Next in the list --

KUTING & Crucible Gallery's Launch of Growing Up With Philippine Art




And then, this big news for Cacho Publishing and Filipina writer Candy Quimpo-Gourlay --

Former Philippine Daily Inquirer journalist Candy Quimpo Gourlay this week sold her novel TALL STORY to David Fickling Books (DFB), joining a prestigious list that includes John Boyne (The Boy in the Striped Pajamas) and Philip Pullman (The Golden Compass). DFB praises the book as an outstanding and highly original novel.

Candy, who lives in London, however reserved Philippine publication rights for publisher Ramon Sunico in the Philippines. Sunico is the manager of Cacho Publishing House, which has pioneered in bringing teen fiction to the Philippine publishing scene.


Philippine Children's Litertaure is busy and buzzing!

Wednesday, November 11, 2009

Quick Post

The week began with back to back storytelling gigs. I'm on the road now to Santiago, Isabela (North of Luzon) for PAASCU accreditation in La Salette College's Grade School Department.

Will resume regular postings of scheduled entries, storytelling adventures and two book reviews as soon as possible. And I hope the resumption of posting means tonight.

Friday, November 6, 2009

Lara Saguisag At Rutgers University

Lara Saguisag poet, children's book writer and of course, Filipina, is featured in Rutgers University's website. Hers is a story of dreams fulfilled.

Lara is the author of There's a Dewende in My Brother's Soup(Lampara Books), a book about a girl coping with the pressures of having an autistic sibling. Her book of poetry, Children of Two Seasons (Anvil Publishing) is a well received collection of poetry for kids by critics here and abroad.

She is currently working on several book projects. We hope to read more of her poetry and books for children.

Thursday, November 5, 2009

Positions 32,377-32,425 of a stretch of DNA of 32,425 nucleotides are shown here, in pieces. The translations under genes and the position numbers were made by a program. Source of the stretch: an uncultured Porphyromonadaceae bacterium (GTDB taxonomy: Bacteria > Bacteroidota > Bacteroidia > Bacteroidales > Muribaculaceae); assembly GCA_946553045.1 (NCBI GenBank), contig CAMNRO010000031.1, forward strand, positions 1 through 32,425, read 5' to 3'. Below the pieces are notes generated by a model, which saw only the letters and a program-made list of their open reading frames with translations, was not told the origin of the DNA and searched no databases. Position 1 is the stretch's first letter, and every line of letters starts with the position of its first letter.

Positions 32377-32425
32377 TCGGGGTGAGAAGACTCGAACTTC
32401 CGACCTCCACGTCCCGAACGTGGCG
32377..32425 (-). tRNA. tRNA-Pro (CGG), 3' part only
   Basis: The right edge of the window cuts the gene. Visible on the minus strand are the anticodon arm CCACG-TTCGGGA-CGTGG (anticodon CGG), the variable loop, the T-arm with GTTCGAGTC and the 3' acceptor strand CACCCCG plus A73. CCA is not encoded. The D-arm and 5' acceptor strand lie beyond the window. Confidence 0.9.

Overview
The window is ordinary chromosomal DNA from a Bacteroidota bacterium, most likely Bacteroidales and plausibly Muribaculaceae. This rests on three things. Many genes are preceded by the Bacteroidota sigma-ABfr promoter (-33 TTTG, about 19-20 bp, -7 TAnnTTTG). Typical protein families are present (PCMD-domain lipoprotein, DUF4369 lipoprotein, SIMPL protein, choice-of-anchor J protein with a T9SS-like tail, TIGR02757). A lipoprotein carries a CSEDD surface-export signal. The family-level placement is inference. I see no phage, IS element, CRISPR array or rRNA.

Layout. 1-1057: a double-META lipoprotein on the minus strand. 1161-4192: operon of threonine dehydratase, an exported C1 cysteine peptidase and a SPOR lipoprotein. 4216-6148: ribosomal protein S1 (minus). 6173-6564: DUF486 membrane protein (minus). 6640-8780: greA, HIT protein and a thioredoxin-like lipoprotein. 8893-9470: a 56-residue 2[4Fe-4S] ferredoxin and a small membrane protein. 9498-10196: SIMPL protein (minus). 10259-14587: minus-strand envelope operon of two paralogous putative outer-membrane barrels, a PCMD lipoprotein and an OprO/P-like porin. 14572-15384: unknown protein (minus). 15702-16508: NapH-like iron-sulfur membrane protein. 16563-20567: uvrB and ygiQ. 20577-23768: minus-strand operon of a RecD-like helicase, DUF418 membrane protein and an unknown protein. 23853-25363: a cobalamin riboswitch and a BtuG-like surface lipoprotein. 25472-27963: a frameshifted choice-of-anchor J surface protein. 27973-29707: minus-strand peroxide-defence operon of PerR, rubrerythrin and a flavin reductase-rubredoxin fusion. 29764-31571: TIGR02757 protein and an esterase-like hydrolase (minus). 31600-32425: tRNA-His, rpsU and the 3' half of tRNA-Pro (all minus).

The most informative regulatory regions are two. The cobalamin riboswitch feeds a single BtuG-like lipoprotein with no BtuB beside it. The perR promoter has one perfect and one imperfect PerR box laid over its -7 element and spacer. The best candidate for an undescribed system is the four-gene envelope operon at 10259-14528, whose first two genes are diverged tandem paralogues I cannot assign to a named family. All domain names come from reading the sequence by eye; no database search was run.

Hindi Ka Nag-Iisa

This video will definitely strengthen Noynoy Aquino's presidential bid.



“HINDI KA NAG IISA”
Composed by: Ogie Alcasid
Sung by: Regine Velasquez

Sasamahan ka namin
Kahit paligid ay madilim
Iilawan ang daan tungo sa magandang kinabukasan.
Ika’y mamuno,kami ay susunod
pagkakaisa’y ating itaguyod
ang Pilipinas ay naghihintay
handa kaming kumilos,handang umalalay.

Hindi ka nag-iisa
sa paggising ng bayan
kami ay kasama,hindi ka mag-iisa.
Isasapuso ang dangal ng ating bayan
Sa tulong at biyaya ng maykapal

Magkakapit bisig,tayo…
ituloy natin laban ni Ninoy at Cory,
Nang bawa’t mamamayan
pagmamahal natin sa bayan
‘wag na nating itago, ‘di tayo susuko

Hindi ka nag-iisa
Sa paggising ng bayan
kami ay kasama,hindi ka mag-iisa
isasa puso ang dangal ng ating bayan

Sa tulong at biyaya ng maykapal
Magkakapit bisig,tayo…
Sama-sama bawat Filipino
Mula noon,ngayon at kailan pa man
hindi ka nag iisa……

Wednesday, November 4, 2009

Albert Gamos 1951-2009

Albert Gamos, Filipino illustrator par excellence passed away yesterday, 3 November 2009 at 10:00 in the morning. His remains lie at the Holy Mary Memorial Chapel, Rizal St., Barangay Cutcut, Angeles City Philippines.

Mr. Gamos is a multi-awarded illustrator and an esteemed honorary member of Ang INK (Illustrador Ng Kabataan). He is known for his classical and intricate style of illustrating for children. This is evident in his recent work on Pandakotyong, one of the many books comprising the Mga Kwento ni Lola Basyang series of Anvil Publishing.

Filipiniana Rare Books & Ephemera

I have been immersed in the development of a collection on Filipiniana, rare books and the ephemera since August. It is an interesting branch of Library and Information Science. I consider the experience as a re-education. I thought I had it all - an education in the traditional library school that provided for the basic rudiments of the job and the liberal and progressive graduate studies after. As far as learning is concerned, it is never too late to expand one's horizons.

Last week, I had the pleasure of finally meeting Mario Feir and his collection of Filipiniana rare book and ephemera collection. Mr. Feir, collector and bibliophile invites librarians and scholars, even the curious to peruse and browse through his esteemed collection. He has a war books collection and a host of titles on Philippine folk tales. Blair and Robertson's encyclopedia on everything Filipiniana is in his roster of prized possessions.

I leaned towards the children's book collection. Of course. And dear me! Mr. Feir has a copy of Urbana & Felisa, c. 1896.

I've been to modern libraries here and abroad, but the sensual appeal of old books has its own charm and spirit that could easily win me over. I love technology, but there is something about paper that is so naturally endearing. Perhaps, when I set foot in the British Library or the Library of Congress in Washington DC, then my horizon and perspective on books, reading and the library will likewise change.